Recently, I overheard my seven-year-old son and his best friend talking about mortgages.

“People need a mortgage because they don’t have all the money to buy a house,” he said.

“Houses cost a lot of money,” concurred his friend.

“Yeah,” said my son. “Like, a house could cost a thousand dollars.”

I was amused. I was also proud that my son was picking up on some of the financial concepts I’m trying to teach him, and dismayed at just how much more he has to learn. Like most parents, I want to raise financially savvy kids.

So, I asked three experts for their insights on how to teach kids about money.

Walk the talk. Every time we take out our wallets (or choose not to), we’re telling kids something about our values. And, they’re watching. So, before you start talking to kids about money, make sure your actions are in line with your values, says financial advisor and mom of two Caroline Goode (formerly Caroline Hanna), of the Shewfelt McMillan group at National Bank in Surrey, B.C.

In my family, for instance, we value education. So I explain the concept of RESPs to my kids, and how their grandparents and I contribute to their education fund each month.

Talk about it. According to a recent survey by investment managers T. Rowe Price, only a minority of parents (28%) talk to kids about money, mostly because they don’t want kids to worry. But when we stay silent about financial matters, we may be teaching kids that money is unspeakably dangerous or scary, says Glenn Kurlander, father of four and head of Family Governance and Dynamics and Wealth Planning Centers at Morgan Stanley in Purchase, NY. And that’s not the best way to form a healthy relationship with wealth.

But how much should we say? “There’s no such thing as an inappropriate question about money, just some inappropriate moments for some questions,” says dad and New York Times money columnist Ron Lieber. So, let kids know that “Mommy, how much money do you make at your job?” isn’t the kind of question to ask around a crowded Thanksgiving dinner table. That kind of information is best discussed in private, with immediate family members.

Still, the idea of telling our kids exactly how much we make is enough to make some parents squeamish. Talk about expenses first, say the experts. Comment on the price of gasoline or groceries and how they affect the family’s bottom line. And around the dinner table, talk about the car you’re considering buying, how much it costs, and what “0% financing” actually means. Show kids utility bills, and explain how much it costs to run a household. Also, discuss how their grandparents are able to support themselves, even though they’re no longer working, and how you’re putting money aside each month to save for retirement.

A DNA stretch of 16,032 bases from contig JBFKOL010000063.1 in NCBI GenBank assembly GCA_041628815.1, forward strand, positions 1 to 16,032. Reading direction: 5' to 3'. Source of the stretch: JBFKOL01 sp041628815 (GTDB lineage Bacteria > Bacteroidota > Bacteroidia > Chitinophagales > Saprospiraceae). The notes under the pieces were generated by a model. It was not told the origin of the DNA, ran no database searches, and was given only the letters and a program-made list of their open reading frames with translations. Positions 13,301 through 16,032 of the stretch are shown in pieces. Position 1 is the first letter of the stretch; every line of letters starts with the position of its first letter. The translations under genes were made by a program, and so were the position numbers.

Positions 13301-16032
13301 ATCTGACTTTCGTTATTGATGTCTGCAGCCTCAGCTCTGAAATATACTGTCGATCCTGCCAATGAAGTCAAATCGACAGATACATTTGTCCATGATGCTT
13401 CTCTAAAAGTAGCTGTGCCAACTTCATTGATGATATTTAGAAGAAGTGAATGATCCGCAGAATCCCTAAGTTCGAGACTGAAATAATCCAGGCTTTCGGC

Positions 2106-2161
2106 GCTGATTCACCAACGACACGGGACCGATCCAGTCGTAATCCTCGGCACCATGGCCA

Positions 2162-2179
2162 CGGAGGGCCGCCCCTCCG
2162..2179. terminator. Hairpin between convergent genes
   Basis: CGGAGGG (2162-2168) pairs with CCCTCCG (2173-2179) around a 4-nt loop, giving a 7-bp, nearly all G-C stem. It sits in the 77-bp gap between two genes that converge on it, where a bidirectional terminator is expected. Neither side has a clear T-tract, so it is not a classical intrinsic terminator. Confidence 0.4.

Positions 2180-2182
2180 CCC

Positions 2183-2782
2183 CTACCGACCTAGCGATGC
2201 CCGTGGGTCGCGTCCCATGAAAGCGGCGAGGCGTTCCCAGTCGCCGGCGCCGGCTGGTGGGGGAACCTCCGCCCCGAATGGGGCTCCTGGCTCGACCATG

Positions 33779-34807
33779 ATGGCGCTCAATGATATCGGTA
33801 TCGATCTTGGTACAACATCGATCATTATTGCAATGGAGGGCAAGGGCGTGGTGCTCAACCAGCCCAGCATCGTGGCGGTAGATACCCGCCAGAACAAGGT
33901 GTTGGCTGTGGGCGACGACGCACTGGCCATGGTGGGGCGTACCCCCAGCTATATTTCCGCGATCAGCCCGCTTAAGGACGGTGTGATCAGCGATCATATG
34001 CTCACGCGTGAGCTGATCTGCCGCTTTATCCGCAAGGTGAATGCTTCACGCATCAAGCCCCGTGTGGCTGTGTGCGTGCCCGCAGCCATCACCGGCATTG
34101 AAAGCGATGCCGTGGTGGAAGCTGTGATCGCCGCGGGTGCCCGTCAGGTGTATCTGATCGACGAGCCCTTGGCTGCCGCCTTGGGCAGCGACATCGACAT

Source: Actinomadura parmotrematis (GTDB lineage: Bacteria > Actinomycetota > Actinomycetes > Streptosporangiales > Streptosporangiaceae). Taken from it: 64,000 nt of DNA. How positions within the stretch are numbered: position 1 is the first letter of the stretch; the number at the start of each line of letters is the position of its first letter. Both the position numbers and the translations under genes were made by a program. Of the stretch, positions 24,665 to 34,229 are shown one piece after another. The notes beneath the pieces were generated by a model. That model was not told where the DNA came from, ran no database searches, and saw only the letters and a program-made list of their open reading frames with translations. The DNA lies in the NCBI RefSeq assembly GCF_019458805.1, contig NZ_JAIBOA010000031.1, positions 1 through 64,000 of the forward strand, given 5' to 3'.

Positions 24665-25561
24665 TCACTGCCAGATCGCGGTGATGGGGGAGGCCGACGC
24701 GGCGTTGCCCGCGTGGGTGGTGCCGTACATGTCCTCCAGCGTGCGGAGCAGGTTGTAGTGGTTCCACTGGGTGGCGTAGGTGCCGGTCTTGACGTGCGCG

Give them an allowance, and teach them what it’s for. “Allowance is for practice,” says Lieber, “not a wage or a reward for doing chores around the house.” And what are kids practicing for? They’re learning the three functions of money: spending, saving, and giving it away, says Kurlander. You and your children should decide what expenses their allowance will cover, what portion of it they need to save, and what portion, if any, to set aside for charity. Over time, transfer more of the expenses, and the responsibilities, to tweens and teens.

And then, says Hanna, “If they don’t manage well, don’t bail them out.” For instance, if your kid has to buy his friend a birthday present but spent all his money, tell him, “I guess you’ll have to make something, or find a way to earn some extra cash.” Those mistakes are a great opportunity, she says, to help kids learn how to make smarter financial decisions.

Disclose more as they get older. Parents have an obligation to disclose the bigger picture of the family’s finances to older teens, says Lieber. “But not until they’re ready.” So, wait until they’ve had practice budgeting with their allowances and until they also understand the household budget.

When Kurlander’s kids were younger teenagers, he began showing them his monthly credit card statements. It was a great opportunity, he says, to give them a larger sense of household expenditures while explaining the importance of paying off a card’s balance each month.

Remember, says Hanna, today’s teens are Internet-savvy. A teen might even go online to career or real estate sites and figure out what her parents earn, or what her house might fetch on the open market. So, provide some context for the numbers.

Involve them. Don’t just tell your kids what you’re doing with your money, says Kurlander. “Actively involve them in decisions.” Pick a family charity together. Give your young teen the job of researching the best options and prices for the next family computer.

Lieber says older teens should have a job — preferably in the service industry, “because it’s humbling; it [gives an] opportunity to work as part of a team, often with people you might otherwise not encounter.” And ensure kids are responsible for paying some of their university costs. “An 18-year-old should have some skin in the game of their education in order to take it seriously,” he adds.